Rwanda Gardening Project

Group 28

Location: Africa, Rwanda


Partnership: Greening Schools


Language: English


Format: Community Outreach, Extracurricular Activities


Audience: Policymakers, School Leaders, Teachers

Meet the teacher

Uwimana Protogene

Protogene has worked as a teacher since 2009 and currently teaches at GS GASHASHI in the western province of Rwanda. He is proud of the young generations that he has helped, including developing their knowledge and skills – they are now brighter and striving for better because of the motivation he instilled in them. Protogene helped his fellow teachers to integrate the SDGs in their daily routine of preparing their lessons. His inspiration for becoming a teacher came from wanting to prepare younger generations for a better world and for their brilliant futures. Protogene holds various titles including teacher mentor of STEM teachers and global school advocate. He plans to continue to support young people in Rwanda so that a better World with sustainable development at its heart will be achieved

Usefull links related to the Solution


Protogene teaches in a school in Rwanda and wanted to tackle issues facing the health of his students as well as the climate crisis. He started a gardening club which has gone on to not only tackle these issues but has also involved the wider community, leading to a more socially responsible outlook from everyone involved.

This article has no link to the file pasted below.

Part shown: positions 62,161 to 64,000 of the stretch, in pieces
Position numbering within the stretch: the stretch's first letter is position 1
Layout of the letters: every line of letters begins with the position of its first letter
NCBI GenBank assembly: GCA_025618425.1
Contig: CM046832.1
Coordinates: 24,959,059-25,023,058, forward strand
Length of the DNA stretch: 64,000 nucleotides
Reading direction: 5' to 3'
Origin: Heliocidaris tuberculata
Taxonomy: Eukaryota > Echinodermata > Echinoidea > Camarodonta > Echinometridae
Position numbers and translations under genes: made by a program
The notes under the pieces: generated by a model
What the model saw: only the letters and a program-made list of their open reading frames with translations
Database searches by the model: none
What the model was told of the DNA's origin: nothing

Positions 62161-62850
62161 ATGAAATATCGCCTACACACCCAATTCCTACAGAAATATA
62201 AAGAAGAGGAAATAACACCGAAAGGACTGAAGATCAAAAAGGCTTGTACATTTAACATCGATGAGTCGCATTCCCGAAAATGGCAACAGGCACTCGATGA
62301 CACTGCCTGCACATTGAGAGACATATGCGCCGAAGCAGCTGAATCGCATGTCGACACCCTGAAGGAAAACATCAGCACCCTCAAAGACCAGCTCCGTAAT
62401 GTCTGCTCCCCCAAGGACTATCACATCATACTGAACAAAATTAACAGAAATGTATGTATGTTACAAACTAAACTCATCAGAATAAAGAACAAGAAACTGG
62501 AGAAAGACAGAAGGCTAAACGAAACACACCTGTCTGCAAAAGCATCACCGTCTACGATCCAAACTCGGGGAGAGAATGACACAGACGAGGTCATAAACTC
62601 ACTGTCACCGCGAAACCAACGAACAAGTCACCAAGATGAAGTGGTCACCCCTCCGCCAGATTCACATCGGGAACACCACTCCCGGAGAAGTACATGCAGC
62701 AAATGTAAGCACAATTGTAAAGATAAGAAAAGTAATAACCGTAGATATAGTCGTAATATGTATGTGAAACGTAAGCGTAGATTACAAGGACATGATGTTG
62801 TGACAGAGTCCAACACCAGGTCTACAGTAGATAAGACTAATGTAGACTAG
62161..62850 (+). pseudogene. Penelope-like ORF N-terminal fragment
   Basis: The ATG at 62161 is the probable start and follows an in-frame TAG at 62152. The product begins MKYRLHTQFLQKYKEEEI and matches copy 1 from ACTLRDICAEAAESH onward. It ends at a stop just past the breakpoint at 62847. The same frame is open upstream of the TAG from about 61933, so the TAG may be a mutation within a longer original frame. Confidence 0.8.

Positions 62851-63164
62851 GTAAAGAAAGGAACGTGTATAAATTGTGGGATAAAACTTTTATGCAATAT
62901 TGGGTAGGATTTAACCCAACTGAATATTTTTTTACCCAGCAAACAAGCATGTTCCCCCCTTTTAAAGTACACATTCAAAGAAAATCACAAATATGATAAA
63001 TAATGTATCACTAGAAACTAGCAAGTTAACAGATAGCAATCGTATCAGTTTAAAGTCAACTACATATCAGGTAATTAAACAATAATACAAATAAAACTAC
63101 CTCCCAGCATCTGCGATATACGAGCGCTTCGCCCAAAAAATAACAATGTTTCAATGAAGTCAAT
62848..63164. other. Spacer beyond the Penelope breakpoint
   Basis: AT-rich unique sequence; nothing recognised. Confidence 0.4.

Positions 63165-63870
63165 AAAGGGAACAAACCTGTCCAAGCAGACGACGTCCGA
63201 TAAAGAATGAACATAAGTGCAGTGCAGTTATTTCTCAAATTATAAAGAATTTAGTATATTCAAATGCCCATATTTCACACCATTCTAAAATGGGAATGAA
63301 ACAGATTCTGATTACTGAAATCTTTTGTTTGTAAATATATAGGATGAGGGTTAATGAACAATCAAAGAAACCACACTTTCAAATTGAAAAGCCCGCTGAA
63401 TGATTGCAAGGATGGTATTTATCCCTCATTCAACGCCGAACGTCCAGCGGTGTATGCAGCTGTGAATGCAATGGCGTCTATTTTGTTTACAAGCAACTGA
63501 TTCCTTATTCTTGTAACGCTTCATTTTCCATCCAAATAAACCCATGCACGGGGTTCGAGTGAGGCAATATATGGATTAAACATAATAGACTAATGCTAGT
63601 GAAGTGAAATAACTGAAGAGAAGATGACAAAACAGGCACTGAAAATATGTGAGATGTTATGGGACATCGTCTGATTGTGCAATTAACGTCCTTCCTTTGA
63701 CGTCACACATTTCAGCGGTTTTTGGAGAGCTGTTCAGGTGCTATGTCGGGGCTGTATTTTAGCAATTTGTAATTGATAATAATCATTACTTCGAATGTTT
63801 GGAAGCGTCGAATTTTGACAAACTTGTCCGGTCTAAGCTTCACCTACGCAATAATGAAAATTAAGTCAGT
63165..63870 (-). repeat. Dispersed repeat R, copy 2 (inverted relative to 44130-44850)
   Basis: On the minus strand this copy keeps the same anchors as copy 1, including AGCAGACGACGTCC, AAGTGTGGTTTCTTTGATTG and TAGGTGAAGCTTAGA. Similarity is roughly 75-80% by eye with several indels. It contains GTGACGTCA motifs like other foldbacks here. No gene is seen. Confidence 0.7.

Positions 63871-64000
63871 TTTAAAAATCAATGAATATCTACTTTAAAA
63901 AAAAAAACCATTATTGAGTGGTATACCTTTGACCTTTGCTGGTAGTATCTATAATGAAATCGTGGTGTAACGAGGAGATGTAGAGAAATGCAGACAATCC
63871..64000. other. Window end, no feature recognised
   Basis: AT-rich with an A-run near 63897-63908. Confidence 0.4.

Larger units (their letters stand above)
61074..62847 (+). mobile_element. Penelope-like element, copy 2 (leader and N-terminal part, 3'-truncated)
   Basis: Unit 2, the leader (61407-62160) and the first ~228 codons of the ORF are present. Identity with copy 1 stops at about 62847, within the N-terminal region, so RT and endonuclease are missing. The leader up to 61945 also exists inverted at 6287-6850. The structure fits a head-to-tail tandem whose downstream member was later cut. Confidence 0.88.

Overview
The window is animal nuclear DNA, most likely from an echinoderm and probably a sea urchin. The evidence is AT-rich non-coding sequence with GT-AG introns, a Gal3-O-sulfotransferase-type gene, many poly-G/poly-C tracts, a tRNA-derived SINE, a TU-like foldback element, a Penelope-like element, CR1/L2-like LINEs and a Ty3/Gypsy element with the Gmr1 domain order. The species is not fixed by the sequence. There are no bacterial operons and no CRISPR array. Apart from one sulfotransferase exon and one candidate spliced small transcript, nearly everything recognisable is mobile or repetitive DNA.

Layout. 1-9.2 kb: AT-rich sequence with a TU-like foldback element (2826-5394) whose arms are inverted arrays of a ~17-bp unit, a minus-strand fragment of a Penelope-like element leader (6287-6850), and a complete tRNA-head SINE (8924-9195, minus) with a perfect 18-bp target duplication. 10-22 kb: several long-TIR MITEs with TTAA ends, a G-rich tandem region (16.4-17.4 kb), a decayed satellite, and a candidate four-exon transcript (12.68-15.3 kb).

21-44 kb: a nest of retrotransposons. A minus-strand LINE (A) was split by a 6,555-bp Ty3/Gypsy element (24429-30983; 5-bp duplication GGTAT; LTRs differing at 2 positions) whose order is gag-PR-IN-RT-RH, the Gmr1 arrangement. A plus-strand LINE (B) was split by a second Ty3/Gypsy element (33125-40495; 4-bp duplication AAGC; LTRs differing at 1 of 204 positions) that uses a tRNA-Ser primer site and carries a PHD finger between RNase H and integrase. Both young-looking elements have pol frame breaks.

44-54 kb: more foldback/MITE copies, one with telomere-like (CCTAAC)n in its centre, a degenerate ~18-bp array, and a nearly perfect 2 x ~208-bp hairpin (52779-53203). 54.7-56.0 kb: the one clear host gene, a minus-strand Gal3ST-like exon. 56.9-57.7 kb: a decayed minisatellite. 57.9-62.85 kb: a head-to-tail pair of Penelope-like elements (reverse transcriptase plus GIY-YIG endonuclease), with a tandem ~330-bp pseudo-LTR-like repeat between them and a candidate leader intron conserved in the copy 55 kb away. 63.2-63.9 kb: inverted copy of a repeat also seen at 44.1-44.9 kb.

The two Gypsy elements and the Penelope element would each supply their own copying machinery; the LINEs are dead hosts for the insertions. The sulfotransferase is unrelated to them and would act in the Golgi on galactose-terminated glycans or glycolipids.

Theory of Change

The gardening project aimed to tackle three problems that were a concern in the school and the wider community- poor nutrition, a lack of physical activity and the environmental concerns ed to industrial agriculture including greenhouse emissions, soil erosion and water pollution.

Approach and Actions

These problems can affect students, teachers, and the wider community. By addressing these issues through a school garden, the whole community can gain a healthier lifestyles and more sustainable living practices can be promoted.


Protogene carried out a climate crisis awareness campaign in class which involved students completing various teaching and learning activities. Once the students were engaged with the topic an environmental conservation club was started. The club members then started a garden on some unused land in the school grounds. The students took part in activities such as planting, watering, weeding and harvesting crops. They learnt about the importance of sustainable agriculture practices, such as composting and crop rotation. This raised awareness of the impact of industrial agriculture on the environment and encouraged students to consider sustainability in all the choices they make. Students also got access to fresh produce from the garden which improved the nutritional quality of their diets and promoted healthy eating habits.